How can you spice up your retrospectives?

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Karolina, Senior Quality Engineer

How can you spice up your retrospectives?

I’ve noticed that since the start of the pandemic, and even before, many teams have been struggling to make retrospectives interesting, to the point where people couldn’t see the value of these meetings anymore. The best retrospectives should provide a forum where the team can look at the work done during the last iteration and find improvements to the way they work or things to look out for in the future.

The main issues to beware of are: not following up on agreed actions or creating too many actions, as well as always following the same format. Participants will quickly find this boring, and end up treating the retro as a formality rather than an opportunity to make improvements.

So, how can we improve our retrospectives? How can we engage people during the meeting?

When the pandemic started, it was challenging and we struggled a bit with retrospectives. After working from home started, it seemed more difficult to get the attention of people participating in the meeting. Luckily, new video conferencing tools and retrospective online boards made it smoother, even with everybody in different places.

At the time, my team struggled with getting everybody to share their ideas and to engage in the meeting. How did we overcome this? We did a retrospective about retrospectives!

At the beginning of the meeting, we analysed how our moods were that day and how we felt about retrospective meetings. Looking at the results of these activities, we asked each other about why we think people participate less or more, or don’t feel confident to share their ideas. Then as an outcome, we talked about how we can help each other be more open and have a quality retrospective that adds value to everyone.  

One of the ideas was to start each meeting with a short ice-breaker. This allows the team to relax at beginning of the meeting, which will improve results by increasing productivity and engagement. There are various ways to do this, for example: describe a sprint as cartoon characters, cars, movies, answer questions to get to know each other, or play a little game.

It’s important to remember that a retrospective is not a place to judge each other – it’s an open forum to share our thoughts about past sprints, where all opinions are valid. To enforce that, it is worth reminding ourselves at the beginning of each meeting of Norm Kerth’s Prime Directive, which says: "Regardless of what we discover, we understand and truly believe that everyone did the best job they could, given what they knew at the time, their skills and abilities, the resources available, and the situation at hand."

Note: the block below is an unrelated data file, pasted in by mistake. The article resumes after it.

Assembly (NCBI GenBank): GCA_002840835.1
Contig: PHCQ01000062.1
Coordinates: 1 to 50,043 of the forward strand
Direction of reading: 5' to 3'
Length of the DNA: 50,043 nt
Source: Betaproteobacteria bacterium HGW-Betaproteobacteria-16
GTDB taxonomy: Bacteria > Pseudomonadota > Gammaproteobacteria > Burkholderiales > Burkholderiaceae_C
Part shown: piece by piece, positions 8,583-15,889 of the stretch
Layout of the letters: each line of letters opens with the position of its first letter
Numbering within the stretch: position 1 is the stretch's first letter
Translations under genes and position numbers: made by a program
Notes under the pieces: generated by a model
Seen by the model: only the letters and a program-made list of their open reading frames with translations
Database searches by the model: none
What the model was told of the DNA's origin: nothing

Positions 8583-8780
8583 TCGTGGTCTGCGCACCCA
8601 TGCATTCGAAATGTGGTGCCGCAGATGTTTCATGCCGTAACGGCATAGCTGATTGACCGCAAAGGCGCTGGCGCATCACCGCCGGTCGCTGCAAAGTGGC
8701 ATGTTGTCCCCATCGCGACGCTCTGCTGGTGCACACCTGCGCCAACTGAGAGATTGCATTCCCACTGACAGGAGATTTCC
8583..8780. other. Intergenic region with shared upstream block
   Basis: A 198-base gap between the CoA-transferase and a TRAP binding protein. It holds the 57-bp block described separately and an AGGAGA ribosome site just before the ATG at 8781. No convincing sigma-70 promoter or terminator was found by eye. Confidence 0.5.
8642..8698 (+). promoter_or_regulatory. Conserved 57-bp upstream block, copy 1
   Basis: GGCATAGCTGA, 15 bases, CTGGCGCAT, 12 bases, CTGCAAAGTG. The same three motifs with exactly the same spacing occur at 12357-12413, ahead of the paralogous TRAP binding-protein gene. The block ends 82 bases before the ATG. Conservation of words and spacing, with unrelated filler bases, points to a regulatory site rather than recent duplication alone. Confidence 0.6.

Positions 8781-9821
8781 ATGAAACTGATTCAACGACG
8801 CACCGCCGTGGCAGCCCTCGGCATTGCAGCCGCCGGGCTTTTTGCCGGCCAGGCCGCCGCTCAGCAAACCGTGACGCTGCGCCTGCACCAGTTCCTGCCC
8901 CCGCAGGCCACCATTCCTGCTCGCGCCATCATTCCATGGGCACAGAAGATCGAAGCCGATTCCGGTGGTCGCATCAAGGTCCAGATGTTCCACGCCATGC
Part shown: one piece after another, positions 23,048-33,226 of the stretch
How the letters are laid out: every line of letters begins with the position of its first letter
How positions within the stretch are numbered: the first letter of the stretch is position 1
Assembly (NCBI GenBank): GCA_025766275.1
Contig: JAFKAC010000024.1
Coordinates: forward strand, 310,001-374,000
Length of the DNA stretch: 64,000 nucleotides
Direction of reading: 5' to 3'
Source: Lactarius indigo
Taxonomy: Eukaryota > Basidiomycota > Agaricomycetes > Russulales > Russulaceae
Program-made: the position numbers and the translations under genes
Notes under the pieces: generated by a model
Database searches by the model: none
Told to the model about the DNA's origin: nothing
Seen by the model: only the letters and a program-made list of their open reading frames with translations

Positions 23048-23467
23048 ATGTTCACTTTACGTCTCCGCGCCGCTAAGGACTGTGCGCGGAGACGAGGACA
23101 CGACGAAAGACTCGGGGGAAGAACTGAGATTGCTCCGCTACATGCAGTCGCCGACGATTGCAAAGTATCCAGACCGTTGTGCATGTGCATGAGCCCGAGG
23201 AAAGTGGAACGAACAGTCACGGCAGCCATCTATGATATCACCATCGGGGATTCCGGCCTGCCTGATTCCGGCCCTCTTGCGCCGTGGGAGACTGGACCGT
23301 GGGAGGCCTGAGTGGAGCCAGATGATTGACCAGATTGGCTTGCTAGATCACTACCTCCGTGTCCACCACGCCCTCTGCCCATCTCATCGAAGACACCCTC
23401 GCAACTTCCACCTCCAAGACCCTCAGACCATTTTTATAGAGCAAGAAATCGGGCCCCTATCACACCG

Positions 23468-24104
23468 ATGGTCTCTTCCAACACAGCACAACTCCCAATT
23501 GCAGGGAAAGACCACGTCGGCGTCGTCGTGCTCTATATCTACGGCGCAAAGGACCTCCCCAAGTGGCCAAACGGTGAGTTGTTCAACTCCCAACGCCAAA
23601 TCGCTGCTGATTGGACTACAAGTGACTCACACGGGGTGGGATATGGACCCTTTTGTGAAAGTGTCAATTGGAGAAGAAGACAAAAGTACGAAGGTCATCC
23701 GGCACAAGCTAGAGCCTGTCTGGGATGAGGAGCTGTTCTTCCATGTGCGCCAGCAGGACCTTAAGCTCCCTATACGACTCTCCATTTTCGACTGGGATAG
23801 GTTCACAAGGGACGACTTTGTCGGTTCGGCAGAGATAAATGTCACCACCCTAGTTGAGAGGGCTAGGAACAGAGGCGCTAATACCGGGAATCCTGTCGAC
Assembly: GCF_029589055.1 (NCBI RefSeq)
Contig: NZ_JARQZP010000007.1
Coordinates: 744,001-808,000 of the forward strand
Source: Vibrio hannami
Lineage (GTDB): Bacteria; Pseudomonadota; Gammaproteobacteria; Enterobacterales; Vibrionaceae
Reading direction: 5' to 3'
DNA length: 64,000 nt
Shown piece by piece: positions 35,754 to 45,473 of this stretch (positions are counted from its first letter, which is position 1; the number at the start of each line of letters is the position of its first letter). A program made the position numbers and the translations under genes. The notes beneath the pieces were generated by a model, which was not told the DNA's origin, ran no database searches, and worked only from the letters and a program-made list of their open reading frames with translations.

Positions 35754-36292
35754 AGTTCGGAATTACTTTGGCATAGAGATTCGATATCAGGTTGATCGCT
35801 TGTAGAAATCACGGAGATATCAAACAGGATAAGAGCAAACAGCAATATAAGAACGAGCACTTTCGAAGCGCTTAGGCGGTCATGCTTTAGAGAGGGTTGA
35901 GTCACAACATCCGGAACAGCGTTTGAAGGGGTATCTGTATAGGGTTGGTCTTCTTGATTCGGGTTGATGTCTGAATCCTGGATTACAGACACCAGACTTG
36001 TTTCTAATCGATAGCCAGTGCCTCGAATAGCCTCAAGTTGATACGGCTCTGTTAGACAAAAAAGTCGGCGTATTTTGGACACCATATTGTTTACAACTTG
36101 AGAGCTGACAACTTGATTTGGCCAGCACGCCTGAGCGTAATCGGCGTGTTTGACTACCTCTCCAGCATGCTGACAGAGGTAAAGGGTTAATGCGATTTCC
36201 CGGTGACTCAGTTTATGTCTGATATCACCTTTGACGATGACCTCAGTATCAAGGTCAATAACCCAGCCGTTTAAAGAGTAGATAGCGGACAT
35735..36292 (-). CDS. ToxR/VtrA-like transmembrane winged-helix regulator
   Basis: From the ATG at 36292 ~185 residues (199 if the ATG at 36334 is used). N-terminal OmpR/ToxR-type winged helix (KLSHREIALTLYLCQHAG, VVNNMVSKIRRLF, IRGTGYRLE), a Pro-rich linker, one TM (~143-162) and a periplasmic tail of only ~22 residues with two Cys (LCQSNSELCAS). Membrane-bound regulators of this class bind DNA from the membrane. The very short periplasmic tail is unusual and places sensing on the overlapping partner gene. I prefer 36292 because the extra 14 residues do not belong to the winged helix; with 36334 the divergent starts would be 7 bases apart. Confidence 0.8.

The central part of the retrospective, which involves feedback about what went well or badly, does not always need to be in the same format. We could improve it by using different approaches, for example the 4Ls retrospective where you can discuss what the team learned, longed for, lacked or looked forward to.

Personally, I like to get a bit creative and conduct a drawing retro or Dixit style retro. In the case of a drawing retro, the team is set the task of drawing how they felt during the past sprint, or some meaningful aspect of the sprint for them. Then other participants try to guess the meaning of the drawing, or the person who did the drawing will explain what it symbolises.

The Dixit approach is similar. From a set of cards, a person selects the one that best describes their last sprint, and the team tries to guess why that specific card was selected. In this way, the retrospective focuses on the most important features of the last sprint for the meeting participants, and shows the empathetic side of the team.

By sharing just these two methods I don’t want to give the impression that this is the only way retros should be executed – it depends on the sprints themselves. Sometimes the simplest retrospective (good/bad) works best, and if the team identifies too many areas to discuss, they can vote to focus on only the most important ones for the participants.

Another type of retrospective, which is perfect for when a new project starts, a new team is created or a new year begins, is the Futurospective. By looking at past experiences, this style of retro analyses possible future outcomes. The result of such a meeting might be in the actions to follow for the future, an agreement on how to work, or what to do when issues that were encountered by the team in the past arise in the future. I particularly like this retro when the new year starts, as it lets the team create new year’s resolutions for ways of working to improve how issues are handled. It also provides an opportunity to remember previous good practices that can be applied to the new year’s projects.

Now we come to the most important part of any retrospective – actions. It’s quite common that our team will identify a large number of actions but then not follow all of them up. If your team also struggles with this issue, my suggestion is to choose only two or three actions everyone agrees on and focus on them during the next sprint. Try to focus on short-term actions, which also makes it easier to follow up on them. Make sure selected actions are visible to the team and revised at the next retrospective.

To end the retrospective in a positive mood, I try to encourage my teams to write ‘thank you’ notes to each other for things that happened during the last sprint. It creates a nice atmosphere and helps bond the team.

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